Edmonton

Edmonton man charged for selling illegal cannabis products from retail shop

An Edmonton man faces charges for allegedly selling cannabis from an unlicensed retail store in west Edmonton — and police are warning the bust may be the first of many.

'A regulated market is a safer market'

Police say a store in west Edmonton was selling cannabis products without a licence. (Darryl Dyck/The Canadian Press)

An Edmonton man faces charges for allegedly selling cannabis from an unlicensed retail store in west Edmonton, and police say the bust may be the first of many. 

The accused, 65, has been charged under the federal Cannabis Act with unauthorized possession of cannabis, unauthorized sale of cannabis and possession of cannabis for the purpose of selling it, Edmonton police said Friday in a news release. 

In late 2018, officers received information that led to an investigation of the business near 150th Street and 118th Avenue.

Officers searched the store Wednesday and found illegal cannabis products including seeds, oils, pills and creams, police said. Officers also found cannabis-infused water and deodorant. Police estimate the seized products were worth about $12,000.

Regulated market safer, police say

"This is a storefront that was licensed as a completely different business category, that he was operating as a cannabis dispensary," Const. Dexx Williams said.  

"Part of our focus with the legalization of cannabis is to ensure that it is being distributed legally. A regulated market is a safer market." 

Police are aware of at least a dozen illegal retailers and dispensaries operating in the city, Williams said. 

"Whether you are a pet shop or a massage therapist or a vitamin store, there are numerous business categories that are currently selling products that have cannabis in them. And the employees and the owners are currently at jeopardy of being charged," Williams said. 

"If you have products that contain cannabis, get the proper licence or stop distributing and selling them ... it's vital that the public understands the magnitude of the consequences."

Several tips each week

Williams said police have been fielding three to five tips each week about illegal operations within Edmonton.

Police have received reports on retailers at farmer's markets and trade shows. Home-based businesses in residential neighbourhoods and delivery drivers using apps to connect with customers have also been on the radar.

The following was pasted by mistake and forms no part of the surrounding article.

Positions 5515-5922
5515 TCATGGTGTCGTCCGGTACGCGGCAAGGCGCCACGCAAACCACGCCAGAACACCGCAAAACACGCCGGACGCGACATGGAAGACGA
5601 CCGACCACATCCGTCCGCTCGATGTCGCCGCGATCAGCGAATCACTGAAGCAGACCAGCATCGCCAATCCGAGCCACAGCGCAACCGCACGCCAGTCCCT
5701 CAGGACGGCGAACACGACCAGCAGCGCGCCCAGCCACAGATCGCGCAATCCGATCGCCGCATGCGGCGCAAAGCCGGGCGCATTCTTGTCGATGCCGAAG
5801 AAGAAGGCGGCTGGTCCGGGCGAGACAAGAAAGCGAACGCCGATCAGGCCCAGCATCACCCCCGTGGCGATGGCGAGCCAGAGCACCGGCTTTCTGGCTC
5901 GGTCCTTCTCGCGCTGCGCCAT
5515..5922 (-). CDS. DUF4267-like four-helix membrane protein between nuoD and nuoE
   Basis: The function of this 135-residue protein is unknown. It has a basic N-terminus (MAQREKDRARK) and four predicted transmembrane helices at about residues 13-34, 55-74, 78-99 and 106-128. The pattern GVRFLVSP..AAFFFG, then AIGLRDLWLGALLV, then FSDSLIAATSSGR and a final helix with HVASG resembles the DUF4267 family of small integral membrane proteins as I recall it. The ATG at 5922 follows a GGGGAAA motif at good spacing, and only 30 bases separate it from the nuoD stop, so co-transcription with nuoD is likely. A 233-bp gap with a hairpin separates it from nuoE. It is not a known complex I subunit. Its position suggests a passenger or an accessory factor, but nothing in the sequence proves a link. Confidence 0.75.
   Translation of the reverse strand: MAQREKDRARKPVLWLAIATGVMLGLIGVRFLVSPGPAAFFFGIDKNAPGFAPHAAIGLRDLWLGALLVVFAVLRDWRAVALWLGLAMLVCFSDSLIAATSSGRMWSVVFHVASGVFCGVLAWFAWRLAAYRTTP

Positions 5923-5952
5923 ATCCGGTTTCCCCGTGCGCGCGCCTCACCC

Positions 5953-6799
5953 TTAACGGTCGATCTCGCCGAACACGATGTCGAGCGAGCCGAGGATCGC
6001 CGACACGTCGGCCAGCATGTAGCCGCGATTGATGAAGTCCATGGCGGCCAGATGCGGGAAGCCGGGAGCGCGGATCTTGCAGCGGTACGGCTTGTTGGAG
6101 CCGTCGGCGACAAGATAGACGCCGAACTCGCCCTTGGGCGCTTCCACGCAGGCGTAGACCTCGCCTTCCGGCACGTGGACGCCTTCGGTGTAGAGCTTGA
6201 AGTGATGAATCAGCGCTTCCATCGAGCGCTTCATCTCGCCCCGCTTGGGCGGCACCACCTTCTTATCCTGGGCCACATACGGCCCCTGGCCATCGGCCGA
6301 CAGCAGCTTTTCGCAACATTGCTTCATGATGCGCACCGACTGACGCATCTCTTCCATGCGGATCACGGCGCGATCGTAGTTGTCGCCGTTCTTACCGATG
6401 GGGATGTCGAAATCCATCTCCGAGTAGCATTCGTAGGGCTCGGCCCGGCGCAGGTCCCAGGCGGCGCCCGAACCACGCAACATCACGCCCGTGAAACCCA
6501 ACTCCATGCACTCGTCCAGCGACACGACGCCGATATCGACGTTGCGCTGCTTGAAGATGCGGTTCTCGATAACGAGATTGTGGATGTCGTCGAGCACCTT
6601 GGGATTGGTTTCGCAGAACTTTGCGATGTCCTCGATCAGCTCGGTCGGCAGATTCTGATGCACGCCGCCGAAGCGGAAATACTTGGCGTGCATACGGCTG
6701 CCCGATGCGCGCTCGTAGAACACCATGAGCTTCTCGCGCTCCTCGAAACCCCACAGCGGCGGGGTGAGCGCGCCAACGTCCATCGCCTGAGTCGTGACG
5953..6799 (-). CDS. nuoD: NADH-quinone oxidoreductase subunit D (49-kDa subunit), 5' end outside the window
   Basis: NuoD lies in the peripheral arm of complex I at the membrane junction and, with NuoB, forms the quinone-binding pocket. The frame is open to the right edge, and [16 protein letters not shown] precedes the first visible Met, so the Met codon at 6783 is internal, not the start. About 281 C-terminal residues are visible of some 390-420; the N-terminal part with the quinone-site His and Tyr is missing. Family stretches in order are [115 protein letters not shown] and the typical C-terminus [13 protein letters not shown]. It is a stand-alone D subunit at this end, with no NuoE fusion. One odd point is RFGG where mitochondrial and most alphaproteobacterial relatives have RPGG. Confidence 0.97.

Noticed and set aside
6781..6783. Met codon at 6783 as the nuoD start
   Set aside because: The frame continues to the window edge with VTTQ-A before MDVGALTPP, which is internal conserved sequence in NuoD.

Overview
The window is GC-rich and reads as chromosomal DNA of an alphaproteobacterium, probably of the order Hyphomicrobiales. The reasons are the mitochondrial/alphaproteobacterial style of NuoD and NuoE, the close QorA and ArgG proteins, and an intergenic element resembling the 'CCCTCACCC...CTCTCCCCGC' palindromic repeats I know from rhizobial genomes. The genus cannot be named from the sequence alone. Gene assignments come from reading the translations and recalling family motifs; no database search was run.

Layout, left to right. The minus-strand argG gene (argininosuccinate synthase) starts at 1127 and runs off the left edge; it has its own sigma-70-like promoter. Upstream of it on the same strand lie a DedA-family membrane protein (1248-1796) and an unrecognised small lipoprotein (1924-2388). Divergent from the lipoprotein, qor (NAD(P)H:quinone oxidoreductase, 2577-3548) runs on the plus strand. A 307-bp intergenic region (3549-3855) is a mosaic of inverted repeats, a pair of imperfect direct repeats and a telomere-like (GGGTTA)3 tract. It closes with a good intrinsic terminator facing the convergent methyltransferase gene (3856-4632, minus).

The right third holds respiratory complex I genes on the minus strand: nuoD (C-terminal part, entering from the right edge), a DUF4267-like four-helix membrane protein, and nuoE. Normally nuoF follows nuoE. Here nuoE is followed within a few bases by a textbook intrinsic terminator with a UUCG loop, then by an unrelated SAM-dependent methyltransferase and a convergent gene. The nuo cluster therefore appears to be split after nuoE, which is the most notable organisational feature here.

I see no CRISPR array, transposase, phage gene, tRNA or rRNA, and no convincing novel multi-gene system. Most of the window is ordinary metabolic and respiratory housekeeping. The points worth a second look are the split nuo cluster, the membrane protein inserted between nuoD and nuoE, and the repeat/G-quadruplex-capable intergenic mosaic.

Sometimes the products themselves are the concern. 

Officers have encountered tobacco cartridges and over-the-counter cough medicine laced with cannabis, and vaping cartridges that have been tainted with lead.

"We have had conversations with some of these businesses to advise them of what they need to do properly," Williams said. 

"It wasn't a matter of Oct. 17 hit, start making arrests. We were trying to get education and awareness out there but we're now in March 2019. That process is done."

While tips have been flooding in, it has taken time for police to react as they adjust to a new enforcement regime, Williams said.

More government resources

"We have been receiving numerous reports from the public since legalization rolled out in October but due to limited resources at that time, most of what we have been doing has been more focused on education and awareness campaigns," Williams said.

"But due to support from city council and the federal government, we have received more funding, and as a result we are now following up on the numerous tips we received from the public as it relates to illegal practices."

Millions of dollars in federal and provincial funds have been allocated to help municipalities with policing. The government of Alberta committed $11.2 million for all municipalities with populations of more than 5,000 people, which translates to $1.1 million a year for Edmonton.

In the five months since legalization, those funds are translating to new policing resources and criminal charges, Williams said.

"I don't think anybody is naive enough to think that this arrest is going to make a dent in the illegal sales of cannabis. However, for the family of this owner and the owner himself [who is] now facing up to 14 years in prison, it has made a significant impact on his life."

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